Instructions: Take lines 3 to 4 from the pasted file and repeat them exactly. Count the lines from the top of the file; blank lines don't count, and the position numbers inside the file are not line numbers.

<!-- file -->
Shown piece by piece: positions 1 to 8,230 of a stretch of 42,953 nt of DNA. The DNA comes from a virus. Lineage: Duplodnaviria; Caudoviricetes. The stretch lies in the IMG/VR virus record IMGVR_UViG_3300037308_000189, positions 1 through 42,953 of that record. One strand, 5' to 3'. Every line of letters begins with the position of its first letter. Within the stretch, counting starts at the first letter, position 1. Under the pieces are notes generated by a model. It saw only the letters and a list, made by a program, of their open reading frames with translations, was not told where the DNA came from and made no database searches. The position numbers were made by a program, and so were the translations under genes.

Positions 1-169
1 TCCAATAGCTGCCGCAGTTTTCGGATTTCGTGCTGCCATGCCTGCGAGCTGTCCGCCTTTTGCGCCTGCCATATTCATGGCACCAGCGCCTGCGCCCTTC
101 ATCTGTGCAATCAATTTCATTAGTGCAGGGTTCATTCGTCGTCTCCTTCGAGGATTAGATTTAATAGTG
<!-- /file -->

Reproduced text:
1 TCCAATAGCTGCCGCAGTTTTCGGATTTCGTGCTGCCATGCCTGCGAGCTGTCCGCCTTTTGCGCCTGCCATATTCATGGCACCAGCGCCTGCGCCCTTC
101 ATCTGTGCAATCAATTTCATTAGTGCAGGGTTCATTCGTCGTCTCCTTCGAGGATTAGATTTAATAGTG